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Sleep Apnea then Discharge

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What can I do:

Bonds 25:
Falling asleep or drifting off has always been a big deal in the Nuclear Power Industry whether its medical related or not. Example...

NRC - "Why were you inattentive while guarding the LHRA boundary into containment?"

You - "I have sleep apnea and it sometimes makes me very tired"

NRC - "LHRA violation"

If you do get "welcomed" back into the Nuclear Power Industry, may I suggest getting a prescription for Provigil. Not only was it designed for people with sleep apnea, it can also be prescribed to individuals who work shift (which I assume you will being doing as an EO). I've been taking it for 11 years while working shift.

What can I do:
I know people at the plant that I was going to with Sleep Apnea(2 of them are SROs and one is an RO). The whole problem I had with the way it was handled, is that I didn't return to work after starting treatment. I have a Bi-PAP machine and provigil. They can't say with certainty that I'm more than capable of doing the training. My case is very odd. I only ever have that issue in a classroom type setting. The entire two years at my automotive job (both computer work and hands on) I had no issues. However when I was in college I experienced it a lot. I just didn't have familiarity with sleep apnea. I just thought I was naturally tired and studied a lot more to compensate for anything I missed during class.

1: You obviously cannot do the job. You should be terminated

2: Not an NRC concern.

3: I think you are shading the truth

I was diagnosed with severe obstructive sleep apnea almost 20 years ago. I was a site manager at the time and Mondays doing payroll was a struggle not because I felt tired but because it was a struggle to stay awake it was like something was trying to turn me off like a switch. My wife heard about sleep apnea from someone and talked me into doing the sleep tests. Glad she did, after a month of using it I finally felt tired not the tension to stay awake not sure how to explain it any other way. I started to dream again something I had not realized I had not done for a while. This can be a very serious condition don't take it lightly. My blood oxygen fell to %75 percent at one point during the test normal is %95 and you are put on O2 if you fall below %85 at many hospitals. Many deaths that had been diagnosed as heart failure were in fact due to complications from sleet apnea.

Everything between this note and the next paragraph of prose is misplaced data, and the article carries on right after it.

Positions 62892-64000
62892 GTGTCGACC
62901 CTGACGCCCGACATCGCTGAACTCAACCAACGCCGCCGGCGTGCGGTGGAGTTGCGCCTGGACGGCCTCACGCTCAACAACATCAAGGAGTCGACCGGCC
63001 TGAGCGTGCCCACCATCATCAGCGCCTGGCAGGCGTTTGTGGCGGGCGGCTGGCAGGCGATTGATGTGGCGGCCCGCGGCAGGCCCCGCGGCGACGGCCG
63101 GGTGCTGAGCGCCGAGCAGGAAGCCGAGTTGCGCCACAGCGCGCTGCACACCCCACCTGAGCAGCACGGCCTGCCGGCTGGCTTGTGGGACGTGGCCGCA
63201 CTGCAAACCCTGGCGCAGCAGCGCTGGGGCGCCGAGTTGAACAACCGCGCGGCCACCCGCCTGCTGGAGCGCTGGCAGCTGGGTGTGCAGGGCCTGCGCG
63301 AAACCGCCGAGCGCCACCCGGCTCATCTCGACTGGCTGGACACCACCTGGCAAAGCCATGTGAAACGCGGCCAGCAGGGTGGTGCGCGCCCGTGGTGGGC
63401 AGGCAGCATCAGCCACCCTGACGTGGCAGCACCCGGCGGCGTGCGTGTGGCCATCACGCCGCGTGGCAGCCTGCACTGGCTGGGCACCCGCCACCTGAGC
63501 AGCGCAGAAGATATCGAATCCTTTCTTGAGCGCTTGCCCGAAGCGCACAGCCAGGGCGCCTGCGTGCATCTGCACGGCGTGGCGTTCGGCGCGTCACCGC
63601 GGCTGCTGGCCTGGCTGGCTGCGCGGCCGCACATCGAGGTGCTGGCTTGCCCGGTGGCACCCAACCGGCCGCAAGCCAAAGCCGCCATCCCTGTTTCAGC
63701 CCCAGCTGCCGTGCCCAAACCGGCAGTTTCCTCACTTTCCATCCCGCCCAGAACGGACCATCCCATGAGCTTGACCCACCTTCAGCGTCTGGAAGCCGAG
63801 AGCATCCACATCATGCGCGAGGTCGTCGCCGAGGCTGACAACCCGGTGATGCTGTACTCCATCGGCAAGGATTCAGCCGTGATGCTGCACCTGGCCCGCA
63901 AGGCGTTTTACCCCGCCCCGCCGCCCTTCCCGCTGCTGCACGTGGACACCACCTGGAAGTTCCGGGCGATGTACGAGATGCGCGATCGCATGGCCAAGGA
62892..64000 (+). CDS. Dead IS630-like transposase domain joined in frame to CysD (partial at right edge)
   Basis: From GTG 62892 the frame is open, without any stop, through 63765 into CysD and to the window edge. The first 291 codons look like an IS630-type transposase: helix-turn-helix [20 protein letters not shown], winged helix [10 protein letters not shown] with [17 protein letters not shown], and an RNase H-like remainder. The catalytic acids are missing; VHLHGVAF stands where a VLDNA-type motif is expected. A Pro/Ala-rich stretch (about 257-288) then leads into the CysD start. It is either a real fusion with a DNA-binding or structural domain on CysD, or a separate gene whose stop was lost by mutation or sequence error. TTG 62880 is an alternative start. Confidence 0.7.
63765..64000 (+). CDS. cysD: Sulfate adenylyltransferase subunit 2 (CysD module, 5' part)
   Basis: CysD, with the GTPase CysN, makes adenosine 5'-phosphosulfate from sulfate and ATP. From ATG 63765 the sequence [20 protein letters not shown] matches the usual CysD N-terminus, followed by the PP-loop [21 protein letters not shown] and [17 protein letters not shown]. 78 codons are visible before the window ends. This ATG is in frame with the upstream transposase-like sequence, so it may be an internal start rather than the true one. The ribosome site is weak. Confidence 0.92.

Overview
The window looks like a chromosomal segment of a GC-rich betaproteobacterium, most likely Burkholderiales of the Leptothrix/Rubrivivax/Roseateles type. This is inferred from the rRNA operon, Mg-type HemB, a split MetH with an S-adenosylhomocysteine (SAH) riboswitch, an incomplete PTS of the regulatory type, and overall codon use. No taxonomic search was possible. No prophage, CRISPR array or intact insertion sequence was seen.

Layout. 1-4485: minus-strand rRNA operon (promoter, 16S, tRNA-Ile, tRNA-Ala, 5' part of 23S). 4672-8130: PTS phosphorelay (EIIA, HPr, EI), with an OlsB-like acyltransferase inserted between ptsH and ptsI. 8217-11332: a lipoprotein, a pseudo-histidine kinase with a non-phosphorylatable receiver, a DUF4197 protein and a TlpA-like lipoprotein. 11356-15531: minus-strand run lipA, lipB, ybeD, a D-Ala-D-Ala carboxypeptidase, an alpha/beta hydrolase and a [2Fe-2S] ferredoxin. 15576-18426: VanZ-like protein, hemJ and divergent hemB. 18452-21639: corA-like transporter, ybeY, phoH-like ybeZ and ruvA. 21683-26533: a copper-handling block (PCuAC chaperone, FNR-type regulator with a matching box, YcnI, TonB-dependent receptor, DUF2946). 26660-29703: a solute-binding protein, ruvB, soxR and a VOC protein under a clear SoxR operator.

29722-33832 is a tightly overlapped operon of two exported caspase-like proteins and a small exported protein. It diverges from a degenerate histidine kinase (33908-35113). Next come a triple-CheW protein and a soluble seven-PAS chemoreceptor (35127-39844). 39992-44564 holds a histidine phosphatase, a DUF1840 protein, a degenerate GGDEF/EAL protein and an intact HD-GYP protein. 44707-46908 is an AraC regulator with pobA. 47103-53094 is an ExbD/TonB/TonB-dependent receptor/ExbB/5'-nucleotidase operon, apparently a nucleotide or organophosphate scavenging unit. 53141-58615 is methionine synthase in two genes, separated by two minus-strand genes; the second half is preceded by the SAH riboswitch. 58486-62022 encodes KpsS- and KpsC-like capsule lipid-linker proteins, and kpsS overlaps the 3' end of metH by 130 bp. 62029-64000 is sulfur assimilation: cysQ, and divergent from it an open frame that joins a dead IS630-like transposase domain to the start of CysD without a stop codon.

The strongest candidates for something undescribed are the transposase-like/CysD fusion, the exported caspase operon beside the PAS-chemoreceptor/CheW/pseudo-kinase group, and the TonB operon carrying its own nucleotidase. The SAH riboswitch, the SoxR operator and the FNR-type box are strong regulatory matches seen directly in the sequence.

On the employment side you must be able to perform the required job especially when public safety is part of your responsibility, there is no set aside for handicaps. It is the licensee'responsibility to ensure compliance with regulations it is yours to demonstrate compliance with the companies expectations. If you are using your CPAP religiously there is no reason you cannot do that provided that is the only reason you cannot stay alert at work.

Good luck and take care of yourself.


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